Threshold on DVD
It's been quite a while since a TV series had me hooked enough to seek out every episode; years in fact. Then I caught the premiere of Threshold in the fall of 2005 and sought it out eagerly from then on.
Or I would have if CBS hadn't juggled it around in the schedule, and then cancelled it unceremoniously long before it had hit its stride.
And doesn't that just figure.
Threshold is an alien invasion series, but it's far better than the normal, mindless TV fare It's smart, funny in places, with realistic characters you can root for (or against) – and it's also the creepiest and downright scariest series I've seen in a long time.
Threshold is the code name for a super-secret agency led by Dr. Molly Caffrey (Carla Gugino), a cerebral academic whose speciality has been in crafting contingency plans for "worst case scenarios." Fortunately, one of her scenarios dealt with an alien invasion, and when a navy vessel comes across a strange anomaly in the sky near their ship and goes silent suddenly, her plan is put into action.
She's plucked out of her life and taken to the secret headquarters and with the help of Deputy National Security Advisor J.T. Baylock (Charles S. Dutton, and we wonder if his character's name is an homage to an old Star Trek TV guest character) assembles her hand-picked team of world class intellects.
The reluctant team (none of them want to be there) consists of cynical and oft-divorced NASA microbiologist Dr. Nigel Fenway (Star Trek alumnus Brent Spiner), brilliant young and idealistic physicist Lucas Pegg (Rob Benedict), linguist and mathematician Arthur Ramsey (Peter Dinklage), and mysterious covert operative Sean Cavennaugh (Brian Van Holt), who provides the team's intelligence and muscle.
Their job is to figure out the aliens' intentions, isolate their victims, and come up with a way to fight and defeat the invasion.
Sounds like a pretty standard setup and it probably is. But what gives Threshold its edge is the decided creepiness and suspense of the stories, the humanity of the characters (well, the human ones, anyway) and the fact that this series doesn't shy away from tackling controversial issues. Regarding the latter, for example as the series unfolds, we see characters wrestling with such issues as euthanasia and on at least one occasion Dr. Caffrey is forced to make a decision that could cost the lives of innocent civilians.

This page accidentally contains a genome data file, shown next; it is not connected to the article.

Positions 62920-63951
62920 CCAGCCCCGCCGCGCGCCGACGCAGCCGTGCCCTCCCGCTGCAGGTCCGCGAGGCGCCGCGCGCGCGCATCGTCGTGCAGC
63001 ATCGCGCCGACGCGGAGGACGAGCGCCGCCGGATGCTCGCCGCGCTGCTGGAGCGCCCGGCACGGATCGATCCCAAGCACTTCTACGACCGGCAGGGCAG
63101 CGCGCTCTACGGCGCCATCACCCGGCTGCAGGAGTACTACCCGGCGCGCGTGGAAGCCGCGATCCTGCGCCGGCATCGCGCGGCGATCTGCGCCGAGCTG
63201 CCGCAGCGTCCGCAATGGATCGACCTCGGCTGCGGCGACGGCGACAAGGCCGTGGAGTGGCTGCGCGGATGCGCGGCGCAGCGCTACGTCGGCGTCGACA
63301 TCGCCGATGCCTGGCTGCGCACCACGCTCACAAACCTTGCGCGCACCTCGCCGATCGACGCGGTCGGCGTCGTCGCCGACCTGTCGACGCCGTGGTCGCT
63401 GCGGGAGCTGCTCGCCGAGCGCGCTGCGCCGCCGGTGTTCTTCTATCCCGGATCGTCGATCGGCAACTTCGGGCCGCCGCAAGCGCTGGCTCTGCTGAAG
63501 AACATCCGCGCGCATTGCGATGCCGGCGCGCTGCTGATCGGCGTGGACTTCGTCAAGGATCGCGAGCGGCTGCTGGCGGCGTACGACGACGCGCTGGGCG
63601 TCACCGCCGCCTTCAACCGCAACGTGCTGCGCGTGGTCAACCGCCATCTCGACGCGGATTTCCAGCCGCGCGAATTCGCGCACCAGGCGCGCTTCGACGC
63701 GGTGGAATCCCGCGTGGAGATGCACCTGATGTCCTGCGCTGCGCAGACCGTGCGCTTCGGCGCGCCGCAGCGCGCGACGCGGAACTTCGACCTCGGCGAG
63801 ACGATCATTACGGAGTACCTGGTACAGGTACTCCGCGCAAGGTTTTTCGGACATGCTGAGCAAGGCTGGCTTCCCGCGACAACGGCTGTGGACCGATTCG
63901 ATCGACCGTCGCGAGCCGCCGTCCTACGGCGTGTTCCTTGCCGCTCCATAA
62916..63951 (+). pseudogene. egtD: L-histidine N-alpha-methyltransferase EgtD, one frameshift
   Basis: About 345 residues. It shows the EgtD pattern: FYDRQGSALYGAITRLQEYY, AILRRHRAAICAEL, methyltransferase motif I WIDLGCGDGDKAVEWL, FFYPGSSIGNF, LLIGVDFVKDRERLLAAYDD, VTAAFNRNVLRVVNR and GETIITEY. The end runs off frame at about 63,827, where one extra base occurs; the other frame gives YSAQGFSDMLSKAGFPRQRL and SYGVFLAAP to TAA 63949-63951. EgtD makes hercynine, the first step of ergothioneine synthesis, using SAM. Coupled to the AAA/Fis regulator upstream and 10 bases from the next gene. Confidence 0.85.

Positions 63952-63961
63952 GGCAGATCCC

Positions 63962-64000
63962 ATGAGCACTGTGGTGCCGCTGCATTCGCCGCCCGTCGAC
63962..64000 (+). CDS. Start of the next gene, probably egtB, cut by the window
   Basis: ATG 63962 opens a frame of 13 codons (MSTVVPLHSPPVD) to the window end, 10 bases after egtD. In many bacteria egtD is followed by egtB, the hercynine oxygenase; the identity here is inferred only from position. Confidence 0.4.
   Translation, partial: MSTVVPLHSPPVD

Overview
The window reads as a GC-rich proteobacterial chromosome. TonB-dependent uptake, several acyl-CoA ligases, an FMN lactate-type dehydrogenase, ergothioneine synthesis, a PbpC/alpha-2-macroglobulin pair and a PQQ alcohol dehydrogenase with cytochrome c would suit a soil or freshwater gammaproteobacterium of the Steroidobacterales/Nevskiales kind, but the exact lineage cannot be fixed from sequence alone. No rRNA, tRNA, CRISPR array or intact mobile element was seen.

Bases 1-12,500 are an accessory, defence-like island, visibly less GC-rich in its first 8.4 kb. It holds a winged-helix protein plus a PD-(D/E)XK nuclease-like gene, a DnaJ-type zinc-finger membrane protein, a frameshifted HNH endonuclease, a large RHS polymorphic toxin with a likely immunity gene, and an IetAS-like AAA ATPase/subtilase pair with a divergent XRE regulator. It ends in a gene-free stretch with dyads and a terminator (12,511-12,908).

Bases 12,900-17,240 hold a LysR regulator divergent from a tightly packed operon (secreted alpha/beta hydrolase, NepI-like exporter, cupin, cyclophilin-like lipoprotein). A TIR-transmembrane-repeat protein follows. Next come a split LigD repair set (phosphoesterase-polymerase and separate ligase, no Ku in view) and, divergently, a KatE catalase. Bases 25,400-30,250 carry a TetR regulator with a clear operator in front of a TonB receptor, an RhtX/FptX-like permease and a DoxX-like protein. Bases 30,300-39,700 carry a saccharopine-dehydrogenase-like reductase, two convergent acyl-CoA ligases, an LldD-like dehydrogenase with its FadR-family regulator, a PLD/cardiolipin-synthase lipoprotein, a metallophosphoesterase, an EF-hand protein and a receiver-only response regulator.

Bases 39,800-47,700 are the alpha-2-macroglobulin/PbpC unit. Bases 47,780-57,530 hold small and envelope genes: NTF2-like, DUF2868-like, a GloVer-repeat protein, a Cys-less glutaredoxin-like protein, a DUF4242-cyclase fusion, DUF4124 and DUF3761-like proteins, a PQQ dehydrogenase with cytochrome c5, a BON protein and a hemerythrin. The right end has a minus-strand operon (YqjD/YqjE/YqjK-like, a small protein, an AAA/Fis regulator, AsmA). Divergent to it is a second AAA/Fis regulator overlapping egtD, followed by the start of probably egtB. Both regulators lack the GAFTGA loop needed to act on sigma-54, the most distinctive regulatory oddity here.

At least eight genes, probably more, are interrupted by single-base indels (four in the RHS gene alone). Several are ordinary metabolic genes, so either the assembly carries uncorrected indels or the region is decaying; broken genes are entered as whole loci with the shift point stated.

The writing is terrific; the credits include veterans of the later Star Trek as well as Frasier series, and the plots are engaging to say the least – in fact, they often had us on the edge of our seats and Threshold plunged us into a high tech and high stakes world of covert operations in an age of terrorism and Homeland Security.
The cast is outstanding as well. Gugino's Molly Caffrey is all-business, but with a streak of humanity in her that's a mile wide – yet it doesn't make her go all wobbly when things get heavy. Spiner is well known to sci-fi fans and his reluctant hero in Threshold is a far cry from Data, yet he's as believable as the rest of the cast. Dutton, Dinklage and the rest are also first rate and the ensemble works very well together – fighting like cats and dogs at times, as they are forced to learn how to submerge their well-earned and substantial egos and work together as a team doing urgent work.
It isn't perfect. For example, Caffrey keeps going into the field when, as head, she should really be staying behind where she's safe. Ditto for her habit of returning to her home, where she gets into jeopardy every couple of episodes. But we can overlook that even more easily than we overlooked Captain James Kirk muscling his way into every dangerous situation 40 years ago.
Perhaps if the series had been allowed to live these loose ends would have been worked out, but now we'll never know and that's a shame.
The four disc set presents all 12 episodes in anamorphic widescreen, 16x9 TV compatible, and the picture is terrific. Audio is also really good, with Dolby Digital 5.1 surround that'll rattle your breakables.
Extras include "The Threshold Brain Trust," a four part documentary that outlines how the concept was developed and where it was supposed to go over the next seasons (things were going to get a lot worse for humanity before they got better). There's also a feature on the series' special effects, and one offering background on the alien fractal design that seemed to be their signature.
There are also some deleted scenes as well as a pretty good commentary by Executive Producers David Goyer and Brannon Braga on the pilot episode.
Jim Bray's columns are available through the TechnoFile Syndicate.
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